“I hear ya,” said Mary stepping forward. “There are too many people in Our Town that don’t realize just how low the lake levels are and how that will affect us in the coming months. Even though I try to conserve as much as possible, we will all suffer when the diesel fuel charge is tacked on if people like him don’t reduce their electric load.”
Heat rose inside Susan as she began to think about how expensive diesel supplementation would be. “You’re right Mary. We’re all in this together and if people like him don’t cut down their electric load, Our Town will see some serious problems. Like expensive surcharges, and skyrocketing electric bills, and…”
“…rolling blackouts,” chuckled Mary.
“EXACTLY,” stated Susan. “Remember the rolling blackouts we had last year? They were so annoying! Especially since we live all the way out on Saw Mill Creek! Susan exclaimed in a tone of desperation.
“I remember all too well,” said Mary as she recalled the memory of alternating electricity. “Not only is it inconvenient, but it significantly decreases the amount of productivity that Our Town could have on any given day. Think of all the lost business many of our friends, neighbors, and family members experienced because of the rolling blackouts.”
“I’ve heard enough. Let’s go over and explain to him why he needs to reduce his electric load,” said Susan. The two women linked arms, headed across the street – shielding their eyes with their remaining free hands – and disappeared into the blinding light.
– Submitted by Bitty Balducci
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Working furiously on muddy knees and wielding hand spades, the Soupster and his newish friend Stephanie had already dug up quite a pile of potatoes. They felt the satisfaction gardeners feel when they are getting closer to the eating part of the equation.
“Alfredo sauce,” said the Soupster, “and deer burger and peas and these potatoes all mashed together, that’s what I’m going to do.”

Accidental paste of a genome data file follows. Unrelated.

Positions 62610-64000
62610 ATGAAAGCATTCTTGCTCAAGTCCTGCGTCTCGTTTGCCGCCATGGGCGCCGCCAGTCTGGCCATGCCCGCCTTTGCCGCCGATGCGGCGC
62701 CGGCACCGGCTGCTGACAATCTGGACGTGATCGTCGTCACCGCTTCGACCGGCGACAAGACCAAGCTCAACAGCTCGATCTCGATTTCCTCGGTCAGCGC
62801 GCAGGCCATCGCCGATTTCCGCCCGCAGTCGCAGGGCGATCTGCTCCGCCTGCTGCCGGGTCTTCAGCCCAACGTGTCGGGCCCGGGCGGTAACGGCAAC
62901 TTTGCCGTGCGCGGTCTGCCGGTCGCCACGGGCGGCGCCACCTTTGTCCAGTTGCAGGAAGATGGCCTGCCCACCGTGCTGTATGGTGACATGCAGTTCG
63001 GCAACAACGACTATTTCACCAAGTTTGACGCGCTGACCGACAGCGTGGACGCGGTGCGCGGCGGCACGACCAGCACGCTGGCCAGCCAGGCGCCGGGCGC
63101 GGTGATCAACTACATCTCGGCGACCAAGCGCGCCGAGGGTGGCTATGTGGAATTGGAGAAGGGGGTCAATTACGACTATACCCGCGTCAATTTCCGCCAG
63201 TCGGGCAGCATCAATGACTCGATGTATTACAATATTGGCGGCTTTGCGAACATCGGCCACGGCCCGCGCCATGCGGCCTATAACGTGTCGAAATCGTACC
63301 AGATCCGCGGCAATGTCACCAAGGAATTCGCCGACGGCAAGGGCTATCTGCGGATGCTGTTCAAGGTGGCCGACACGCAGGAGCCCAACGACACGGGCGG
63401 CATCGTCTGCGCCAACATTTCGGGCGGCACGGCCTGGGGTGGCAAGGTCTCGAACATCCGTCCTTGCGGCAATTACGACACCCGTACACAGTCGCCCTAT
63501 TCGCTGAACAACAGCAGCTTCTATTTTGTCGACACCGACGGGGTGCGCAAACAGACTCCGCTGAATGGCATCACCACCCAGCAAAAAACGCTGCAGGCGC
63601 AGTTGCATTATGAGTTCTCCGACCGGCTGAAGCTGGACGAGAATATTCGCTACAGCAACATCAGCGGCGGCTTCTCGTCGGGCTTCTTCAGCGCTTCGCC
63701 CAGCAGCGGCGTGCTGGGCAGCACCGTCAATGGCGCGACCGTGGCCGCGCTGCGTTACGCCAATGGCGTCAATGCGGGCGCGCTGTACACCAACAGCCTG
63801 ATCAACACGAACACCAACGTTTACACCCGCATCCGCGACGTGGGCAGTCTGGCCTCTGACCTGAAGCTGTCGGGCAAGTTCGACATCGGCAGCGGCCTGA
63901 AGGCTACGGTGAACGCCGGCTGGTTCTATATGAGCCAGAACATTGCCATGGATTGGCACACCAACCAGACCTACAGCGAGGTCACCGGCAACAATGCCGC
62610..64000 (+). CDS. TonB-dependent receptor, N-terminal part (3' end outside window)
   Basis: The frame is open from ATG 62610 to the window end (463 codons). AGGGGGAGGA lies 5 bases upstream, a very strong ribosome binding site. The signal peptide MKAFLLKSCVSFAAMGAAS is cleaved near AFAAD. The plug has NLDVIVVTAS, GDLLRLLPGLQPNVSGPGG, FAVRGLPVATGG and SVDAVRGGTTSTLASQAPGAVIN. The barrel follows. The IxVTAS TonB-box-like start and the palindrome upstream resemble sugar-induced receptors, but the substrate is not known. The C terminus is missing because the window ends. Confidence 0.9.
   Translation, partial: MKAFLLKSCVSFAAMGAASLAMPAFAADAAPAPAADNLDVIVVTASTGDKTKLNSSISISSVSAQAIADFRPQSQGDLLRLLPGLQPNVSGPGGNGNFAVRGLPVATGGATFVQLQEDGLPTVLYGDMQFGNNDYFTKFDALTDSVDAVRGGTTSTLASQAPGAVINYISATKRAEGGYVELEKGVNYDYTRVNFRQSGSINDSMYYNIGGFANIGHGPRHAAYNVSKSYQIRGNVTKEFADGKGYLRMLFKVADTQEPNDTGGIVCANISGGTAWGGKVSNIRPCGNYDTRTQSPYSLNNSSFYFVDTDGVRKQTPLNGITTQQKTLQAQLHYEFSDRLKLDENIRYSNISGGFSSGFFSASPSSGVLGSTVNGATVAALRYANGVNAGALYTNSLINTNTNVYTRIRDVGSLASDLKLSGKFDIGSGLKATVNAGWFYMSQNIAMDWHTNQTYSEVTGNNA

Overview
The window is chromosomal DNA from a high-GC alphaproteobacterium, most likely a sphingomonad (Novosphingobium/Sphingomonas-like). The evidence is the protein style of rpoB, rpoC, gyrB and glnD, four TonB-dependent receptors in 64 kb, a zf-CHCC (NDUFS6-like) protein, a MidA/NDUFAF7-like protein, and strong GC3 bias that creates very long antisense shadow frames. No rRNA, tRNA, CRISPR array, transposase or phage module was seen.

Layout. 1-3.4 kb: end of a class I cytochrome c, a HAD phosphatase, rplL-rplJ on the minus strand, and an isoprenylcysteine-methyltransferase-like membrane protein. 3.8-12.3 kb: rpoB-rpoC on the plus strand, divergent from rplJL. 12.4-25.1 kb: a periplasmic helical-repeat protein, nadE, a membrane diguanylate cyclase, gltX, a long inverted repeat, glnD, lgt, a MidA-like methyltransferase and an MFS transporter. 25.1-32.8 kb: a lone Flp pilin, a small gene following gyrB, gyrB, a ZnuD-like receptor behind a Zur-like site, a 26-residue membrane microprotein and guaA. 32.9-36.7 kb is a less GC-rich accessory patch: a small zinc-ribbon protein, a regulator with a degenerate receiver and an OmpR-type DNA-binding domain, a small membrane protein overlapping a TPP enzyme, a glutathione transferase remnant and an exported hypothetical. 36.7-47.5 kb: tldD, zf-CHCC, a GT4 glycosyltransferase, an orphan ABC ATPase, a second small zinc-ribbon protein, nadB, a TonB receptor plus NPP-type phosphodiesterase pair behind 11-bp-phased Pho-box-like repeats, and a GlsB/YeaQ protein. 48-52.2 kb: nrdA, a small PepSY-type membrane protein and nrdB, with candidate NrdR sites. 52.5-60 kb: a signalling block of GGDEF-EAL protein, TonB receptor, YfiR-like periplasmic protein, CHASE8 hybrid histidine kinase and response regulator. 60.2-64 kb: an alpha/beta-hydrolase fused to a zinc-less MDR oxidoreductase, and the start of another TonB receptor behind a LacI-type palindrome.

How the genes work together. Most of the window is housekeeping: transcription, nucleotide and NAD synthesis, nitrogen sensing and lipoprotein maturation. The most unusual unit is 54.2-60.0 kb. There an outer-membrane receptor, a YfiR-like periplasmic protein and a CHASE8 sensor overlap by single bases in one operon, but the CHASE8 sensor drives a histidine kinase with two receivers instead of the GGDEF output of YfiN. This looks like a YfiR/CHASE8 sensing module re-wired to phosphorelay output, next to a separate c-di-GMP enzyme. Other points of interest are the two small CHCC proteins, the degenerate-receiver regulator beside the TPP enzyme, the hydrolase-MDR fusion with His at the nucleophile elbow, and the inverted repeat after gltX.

Stephanie, who had initiated the potato planting in the first place, looked like a person who just gave their car keys to an idiot. Since arriving this past spring from Tulsa — inspired by a rerun of “Men in Trees” — she had often consulted the Soupster on the character of various prospective boyfriends. The Soupster had done the best he could, but Steph was still hitless.
“There was good news for you in Mental Floss magazine,” said the Soupster. “The staff writers there were examining the legitimacy of the State of Virginia’s claim that `Virginia is for Lovers.’”
“Is it?” asked Steph.
“Virginia for lovers?”
“Virginia came in 17th,” said the Soupster. “Alaska came in first.”
“Alaska is for lovers?” asked Stephanie.
“Alaska is,” answered the Soupster.
“Wow,” said Stephanie, silent for a few beats. “How do they know?”
“They rated all the states on five things – the number of bed-and-breakfasts per capita, the birth rate and the listens per capita to Marvin Gaye songs – and two other things I can’t remember,” said the Soupster. “Then they added all the numbers together to come up how much each state was for lovers.”
“Alaska was number one in B&Bs, number two in birth rate, number seven in Marvin Gaye songs and number one overall,” he concluded. “Then again, the Mental Floss folks could have made the whole thing up.”
“Harrumph,” said Stephanie, who stood up and stretched. The Soupster did, too.
“Well, Alaska hasn’t been so good for this lover,” she said. “The odds are good, but the goods are odd.”
“Alaska used to have the smallest population of any state and the highest salaries,” said the Soupster. “No more.”
Our Town is a lot more civilized than I imagined from Tulsa,” said Stephanie.
“It was weird having Back East getting so much rain – more than here,” said the Soupster, bending to the task. “Well, we better get the last of these potatoes…” he started, but Stephanie cut him off.
“Hey,” she said. “If Mental Floss is right and the odds are better, does that mean the goods are odder?”